Read my lips: Study finds lip-reading is easier when they’re yours
From George Costanza farcically misreading the lips of Jerry’s deaf girlfriend in an episode of Seinfeld to the Youtube channel “Bad Lip Reading,” which left many Wash U. students giggling behind their MacBooks in Olin library this election season, faulty lip-reading skits find their niche in a wide range of popular comedies, sitcoms and spoofs.
Lip-reading, also known as “vision only speech perception,” is actually rather difficult for most people. Just watch the news on mute and try to pick apart what the newscaster is saying.
But how does lip-reading really work?
According to Wash. U. audiologist Nancy Murray, lip-reading activates both the occipital and auditory cortices of the brain—regions responsible for visual processing and spoken language processing, respectively. However, the auditory cortex is only activated if lip movements are perceived as speech movements. Inform a participant that they are not witnessing someone speak and only the occipital cortex is activated.
Working with research psychologist Joel Myerson, Murray has been examining exactly what factors into a successful lip-reading attempt. In their most recent study, they’ve found that people may have better luck looking in the mirror—their study found that people on average are better at lip reading their own sentences than others.
First, they recorded each research participant speaking hundreds of random, nonsensical sentences constructed from a list of 36 words. Sentences included phrases like “the frog watched the girl” and “the duck watched the boy.” Two to three weeks later, participants returned to try their hands at reading lips in the recordings of ten people including themselves.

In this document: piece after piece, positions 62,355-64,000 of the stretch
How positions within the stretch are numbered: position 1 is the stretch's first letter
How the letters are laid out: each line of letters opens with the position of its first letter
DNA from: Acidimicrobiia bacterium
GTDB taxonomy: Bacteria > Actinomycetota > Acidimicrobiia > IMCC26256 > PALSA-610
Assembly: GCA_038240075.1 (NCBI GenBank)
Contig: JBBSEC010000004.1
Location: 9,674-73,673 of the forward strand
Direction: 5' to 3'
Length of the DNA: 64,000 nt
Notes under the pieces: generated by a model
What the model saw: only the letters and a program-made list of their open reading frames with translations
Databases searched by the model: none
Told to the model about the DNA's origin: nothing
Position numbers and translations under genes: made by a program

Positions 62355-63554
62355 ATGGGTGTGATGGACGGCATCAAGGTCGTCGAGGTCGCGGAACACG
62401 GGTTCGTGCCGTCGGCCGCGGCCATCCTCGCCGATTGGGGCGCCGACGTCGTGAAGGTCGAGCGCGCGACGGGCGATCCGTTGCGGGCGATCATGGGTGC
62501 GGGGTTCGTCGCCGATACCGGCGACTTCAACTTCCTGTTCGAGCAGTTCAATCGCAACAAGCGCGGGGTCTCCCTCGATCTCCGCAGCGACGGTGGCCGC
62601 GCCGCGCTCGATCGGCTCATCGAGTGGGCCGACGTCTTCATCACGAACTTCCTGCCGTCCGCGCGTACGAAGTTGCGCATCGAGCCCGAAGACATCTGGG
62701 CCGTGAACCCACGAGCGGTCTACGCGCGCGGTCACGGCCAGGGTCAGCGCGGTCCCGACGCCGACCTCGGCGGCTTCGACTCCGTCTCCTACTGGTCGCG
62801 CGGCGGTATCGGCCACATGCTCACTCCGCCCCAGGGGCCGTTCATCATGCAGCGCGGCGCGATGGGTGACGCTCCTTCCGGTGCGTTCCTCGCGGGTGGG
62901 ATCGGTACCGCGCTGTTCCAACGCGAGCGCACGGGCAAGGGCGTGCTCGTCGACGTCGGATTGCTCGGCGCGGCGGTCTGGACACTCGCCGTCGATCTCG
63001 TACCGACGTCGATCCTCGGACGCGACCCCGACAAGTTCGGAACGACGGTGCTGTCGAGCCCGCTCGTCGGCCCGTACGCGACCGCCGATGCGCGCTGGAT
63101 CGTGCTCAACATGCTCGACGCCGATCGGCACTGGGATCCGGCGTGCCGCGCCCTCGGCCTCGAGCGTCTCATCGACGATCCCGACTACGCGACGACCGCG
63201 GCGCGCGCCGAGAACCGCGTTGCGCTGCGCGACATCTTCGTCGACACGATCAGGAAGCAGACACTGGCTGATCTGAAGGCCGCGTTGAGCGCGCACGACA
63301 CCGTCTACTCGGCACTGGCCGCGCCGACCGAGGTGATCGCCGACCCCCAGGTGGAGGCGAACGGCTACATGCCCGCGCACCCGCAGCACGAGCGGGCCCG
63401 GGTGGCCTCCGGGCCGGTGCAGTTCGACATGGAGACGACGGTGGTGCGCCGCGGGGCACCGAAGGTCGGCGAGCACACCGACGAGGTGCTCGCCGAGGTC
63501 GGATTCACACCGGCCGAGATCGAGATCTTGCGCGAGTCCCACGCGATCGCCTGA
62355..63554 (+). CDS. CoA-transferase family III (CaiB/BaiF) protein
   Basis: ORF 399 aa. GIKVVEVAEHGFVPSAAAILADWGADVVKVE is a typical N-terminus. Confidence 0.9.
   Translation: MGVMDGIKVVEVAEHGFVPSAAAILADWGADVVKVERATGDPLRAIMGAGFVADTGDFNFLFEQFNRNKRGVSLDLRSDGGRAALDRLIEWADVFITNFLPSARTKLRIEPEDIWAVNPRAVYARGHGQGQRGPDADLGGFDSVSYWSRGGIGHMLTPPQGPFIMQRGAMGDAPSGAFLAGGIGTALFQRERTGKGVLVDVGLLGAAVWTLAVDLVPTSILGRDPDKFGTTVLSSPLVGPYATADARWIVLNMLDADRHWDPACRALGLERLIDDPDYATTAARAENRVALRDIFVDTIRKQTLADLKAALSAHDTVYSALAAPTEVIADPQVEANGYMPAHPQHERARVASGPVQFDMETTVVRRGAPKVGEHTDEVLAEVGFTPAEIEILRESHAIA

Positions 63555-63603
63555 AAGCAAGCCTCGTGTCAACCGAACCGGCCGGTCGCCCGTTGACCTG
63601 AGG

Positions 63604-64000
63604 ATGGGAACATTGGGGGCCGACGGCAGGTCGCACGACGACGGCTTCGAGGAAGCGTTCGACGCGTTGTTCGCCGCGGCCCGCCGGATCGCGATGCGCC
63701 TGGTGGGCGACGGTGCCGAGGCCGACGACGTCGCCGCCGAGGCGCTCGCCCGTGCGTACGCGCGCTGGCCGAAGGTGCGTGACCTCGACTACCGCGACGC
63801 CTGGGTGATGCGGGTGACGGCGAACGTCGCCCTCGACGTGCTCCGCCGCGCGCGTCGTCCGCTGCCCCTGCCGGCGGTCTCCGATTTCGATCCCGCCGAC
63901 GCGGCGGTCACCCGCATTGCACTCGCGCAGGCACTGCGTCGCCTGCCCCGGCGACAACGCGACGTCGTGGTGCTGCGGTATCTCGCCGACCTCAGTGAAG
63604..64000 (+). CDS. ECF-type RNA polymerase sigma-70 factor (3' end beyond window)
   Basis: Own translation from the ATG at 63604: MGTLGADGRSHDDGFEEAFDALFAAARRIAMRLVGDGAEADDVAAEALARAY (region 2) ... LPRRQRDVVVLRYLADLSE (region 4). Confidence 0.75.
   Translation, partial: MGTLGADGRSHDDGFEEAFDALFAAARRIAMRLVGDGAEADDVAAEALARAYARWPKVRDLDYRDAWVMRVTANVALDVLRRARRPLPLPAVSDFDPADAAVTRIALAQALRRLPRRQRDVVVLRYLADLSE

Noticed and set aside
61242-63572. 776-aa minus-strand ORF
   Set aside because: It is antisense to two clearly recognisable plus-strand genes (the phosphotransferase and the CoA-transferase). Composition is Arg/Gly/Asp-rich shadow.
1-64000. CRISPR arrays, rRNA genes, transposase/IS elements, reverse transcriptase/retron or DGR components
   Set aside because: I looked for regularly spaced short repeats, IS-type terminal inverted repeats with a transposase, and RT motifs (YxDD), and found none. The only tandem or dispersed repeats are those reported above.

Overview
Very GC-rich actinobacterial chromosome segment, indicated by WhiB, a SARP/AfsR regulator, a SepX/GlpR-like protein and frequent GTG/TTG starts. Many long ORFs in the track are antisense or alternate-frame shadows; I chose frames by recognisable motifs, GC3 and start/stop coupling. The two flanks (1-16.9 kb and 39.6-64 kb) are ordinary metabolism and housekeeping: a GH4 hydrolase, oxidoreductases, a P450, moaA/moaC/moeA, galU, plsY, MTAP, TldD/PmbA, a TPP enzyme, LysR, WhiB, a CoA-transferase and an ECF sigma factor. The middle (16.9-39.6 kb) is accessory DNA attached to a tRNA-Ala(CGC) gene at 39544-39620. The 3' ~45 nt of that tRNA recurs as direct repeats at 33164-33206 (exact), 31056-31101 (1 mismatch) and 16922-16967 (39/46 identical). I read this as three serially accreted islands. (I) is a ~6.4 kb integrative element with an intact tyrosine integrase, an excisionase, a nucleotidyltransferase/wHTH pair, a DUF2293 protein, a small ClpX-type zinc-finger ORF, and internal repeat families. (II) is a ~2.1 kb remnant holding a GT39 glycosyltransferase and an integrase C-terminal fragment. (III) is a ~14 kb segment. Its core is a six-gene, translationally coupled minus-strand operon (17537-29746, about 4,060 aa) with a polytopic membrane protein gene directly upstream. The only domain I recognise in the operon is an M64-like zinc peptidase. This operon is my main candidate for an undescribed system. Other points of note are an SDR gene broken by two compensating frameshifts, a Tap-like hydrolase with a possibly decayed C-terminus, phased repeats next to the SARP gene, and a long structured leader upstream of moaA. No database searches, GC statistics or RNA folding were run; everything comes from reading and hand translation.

On average, participants lip-read their own sentences better than others, even if the phrases were complicated or confusing.
“The results were surprising,” Murray said. “Who sits in front of a mirror and watches themselves talk all the time?”
The study is actually one of the first to test the link between language perception and language production. But freshman Kjartan Brownell said he personally doesn’t find the results particularly startling.
“That doesn’t surprise me,” Brownell said. “I know which words and phrases I tend to use in everyday conversation, so I’d know what to look for when lip-reading myself.”
Although certain people seem to be naturally adept at reading lips, according to Murray, genetics may not be the only component.
“It is unknown whether lip reading ability is an innate skill, or can be improved by practice,” Murray said.
Those with congenital deafness possess an advantage in lip-reading over those with normal hearing, an advantage which increases with age. But someone with hearing loss who has practiced lip-reading may not necessarily maintain such an advantage over someone of the same age with normal hearing.
Moving forward, Murray and her colleagues plan to start offering lip-reading lessons and track participants’ learning curves.
But at least for now, bad lip-reading seems to be here to stay.